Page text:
I have been interested in coins since I was a young age and enjoy collecting coins and writing about them.
History of the Mercury Dime
In 1792, the first United States coinage act was passed, which allowed for the production of a "disme" coin, now known as a dime. The proposal for a decimal based coinage system was brought about by the collaborative efforts of Thomas Jefferson and Alexander Hamilton. Per the 1792 legislation, the disme was to be equivalent to one-tenth of a silver dollar. President Washington appointed David Rittenhouse as the first director of the Mint to supervise production of coinage for the new nation.
When the first dimes were minted in 1796, they were composed of approximately 89% silver and 11% copper and were slightly larger than they are today. Over time, dimes had to be made smaller so that their silver value would remain less than their face value; as a result, the dimes were reduced from their previous size of 18.9 millimeters in diameter to their current size of 17.9 millimeters. In 1965, a coinage act removed all the silver from dimes, to be replaced by copper-nickel alloy.
In 1916, the old Liberty Head or Barber design of the three silver coins, which had been in place since 1892, needed an update. The Barber dimes, quarters, and halves were nearly identical in design, and the public found them rather blasé. Per a law passed in 1890, coin designs had to remain in place for 25 years before they could be changed. By 1916, the public and the Treasury Department officials agreed it was time for a change in coinage designs.
Like they did with the Barber coinage, the United States Treasury held a contest, open to sculptors, to submit their ideas for the design of the new dime, quarter, and half dollar coins. The designs of prominent sculptor Adolph A. Weinman were selected for the dime and half dollar. It is widely believed that Weinman used Elsie Stevens, wife of the lawyer and poet Wallace Stevens, for his model. His dime design depicted a young Lady Liberty, wearing a winged Phrygian cap. The dime was formerly known as Winged Liberty Head in the Treasury Department. The design of the Lady Liberty with a winged cap was mistaken by the public for the Roman messenger god Mercury, and thus the nickname “Mercury dime” was given to the new dime.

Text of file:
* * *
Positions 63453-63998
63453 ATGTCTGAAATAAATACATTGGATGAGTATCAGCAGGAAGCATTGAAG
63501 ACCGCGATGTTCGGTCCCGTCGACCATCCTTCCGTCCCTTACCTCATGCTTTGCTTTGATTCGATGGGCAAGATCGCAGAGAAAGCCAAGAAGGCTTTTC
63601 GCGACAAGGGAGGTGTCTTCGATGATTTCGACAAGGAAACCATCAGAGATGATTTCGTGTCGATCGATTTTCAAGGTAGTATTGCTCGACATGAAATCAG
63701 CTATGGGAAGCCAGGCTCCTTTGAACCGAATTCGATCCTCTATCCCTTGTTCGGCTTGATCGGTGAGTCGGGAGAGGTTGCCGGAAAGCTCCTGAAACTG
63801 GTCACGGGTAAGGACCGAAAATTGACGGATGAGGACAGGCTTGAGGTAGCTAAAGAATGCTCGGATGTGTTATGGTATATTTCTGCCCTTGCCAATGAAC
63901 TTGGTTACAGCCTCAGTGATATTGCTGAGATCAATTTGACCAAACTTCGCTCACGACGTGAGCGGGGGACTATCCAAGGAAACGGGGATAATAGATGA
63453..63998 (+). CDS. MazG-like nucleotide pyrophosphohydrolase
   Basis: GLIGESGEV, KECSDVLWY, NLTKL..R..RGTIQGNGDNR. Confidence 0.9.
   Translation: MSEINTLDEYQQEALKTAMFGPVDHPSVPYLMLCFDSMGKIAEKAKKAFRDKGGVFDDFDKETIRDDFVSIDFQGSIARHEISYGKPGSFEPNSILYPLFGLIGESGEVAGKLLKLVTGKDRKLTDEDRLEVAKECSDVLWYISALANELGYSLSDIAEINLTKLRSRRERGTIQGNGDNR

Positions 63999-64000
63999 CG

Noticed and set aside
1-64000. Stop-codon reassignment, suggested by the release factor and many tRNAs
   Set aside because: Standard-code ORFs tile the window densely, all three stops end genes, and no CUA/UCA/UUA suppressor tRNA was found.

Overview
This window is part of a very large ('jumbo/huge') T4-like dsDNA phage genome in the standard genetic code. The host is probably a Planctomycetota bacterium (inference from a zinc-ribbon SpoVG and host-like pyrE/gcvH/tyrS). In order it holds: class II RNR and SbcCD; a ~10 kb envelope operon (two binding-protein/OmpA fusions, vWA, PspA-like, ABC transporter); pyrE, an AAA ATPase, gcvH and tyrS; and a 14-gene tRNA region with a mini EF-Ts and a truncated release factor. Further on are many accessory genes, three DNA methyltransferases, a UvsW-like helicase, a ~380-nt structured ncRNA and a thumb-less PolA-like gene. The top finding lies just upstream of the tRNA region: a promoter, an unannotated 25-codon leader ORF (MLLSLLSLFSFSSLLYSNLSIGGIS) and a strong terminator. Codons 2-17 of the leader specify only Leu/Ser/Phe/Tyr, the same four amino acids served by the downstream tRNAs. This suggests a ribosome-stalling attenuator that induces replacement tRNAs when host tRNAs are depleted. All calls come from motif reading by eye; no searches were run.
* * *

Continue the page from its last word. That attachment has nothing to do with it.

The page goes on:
The reverse side of the dime shows fasces, which represent strength and unity, and an olive branch, which stands for peace. The fasces is a symbol of power and authority that goes back to the ancient Etruscans who pre-dated the Romans on the Italian peninsula. The Mercury dime was minted until 1945 when the Treasury ordered a new design that featured the recently deceased President Franklin Roosevelt on the obverse.
Rarities of the Series
The Mercury dime series is like most series of U.S. coins in that there are a few dates that stand out as being rare and sell for a large premium over the common date coins. The rarest of all the Mercury Dimes is the 1916-D (Denver mint). Only 264,000 of these were minted. The value of these coins is worth anywhere from $800 in Good condition to $22,000 in choice mint state condition!
Other scarce dates to look for are the 1921, worth $1,850 in Choice BU condition, and the 1921-D, worth up to $1,975 in Choice BU or MS63 condition. In Good condition, both the 1921 and 1921-D dime can be purchased for around $50.00. The 1926-S is another tougher date to find and sells for around $1500 in MS63 condition. A 1926-S in Good condition can be found for less than $20.00. It is always advisable to purchase expensive high grade rare coins, from a reputable dealer, that have been professionally graded and encapsulated by one of the grading services like: ANACS, PCGS, NCG, or ICG.
Varieties of the Series
Probably the rarest and hardest to find die varieties of the series are the 1942, 42 over 41, and the 1942-D, 42 over 41. The 1942/1 overdate was made by taking a 1941 working die and over punching it with a master die, resulting in a 1942 dated dime with traces of 1941 under it. Both Philadelphia and Denver minted coins are worth hundreds of dollars in circulated condition and thousands of dollars in uncirculated condition. As with any rare coin, counterfeits exist, and it is best to purchase a professionally graded and encapsulated coin to guarantee the coin is genuine and properly graded.
Some other die varieties of the series include: 1941-S with a small S and the 1941-S with a large S; 1943-S with Trumpet Tail mintmark; 1945-D with D over horizontal D; 1945-S with S over horizontal S; and the 1945-S with a micro-S mintmark. The 1945-S micro-S dime typically sells for around $70 in MS65 condition, whereas the 1945-S with a normal mintmark is worth $17 in the same condition.
Dimes With Full Split Bands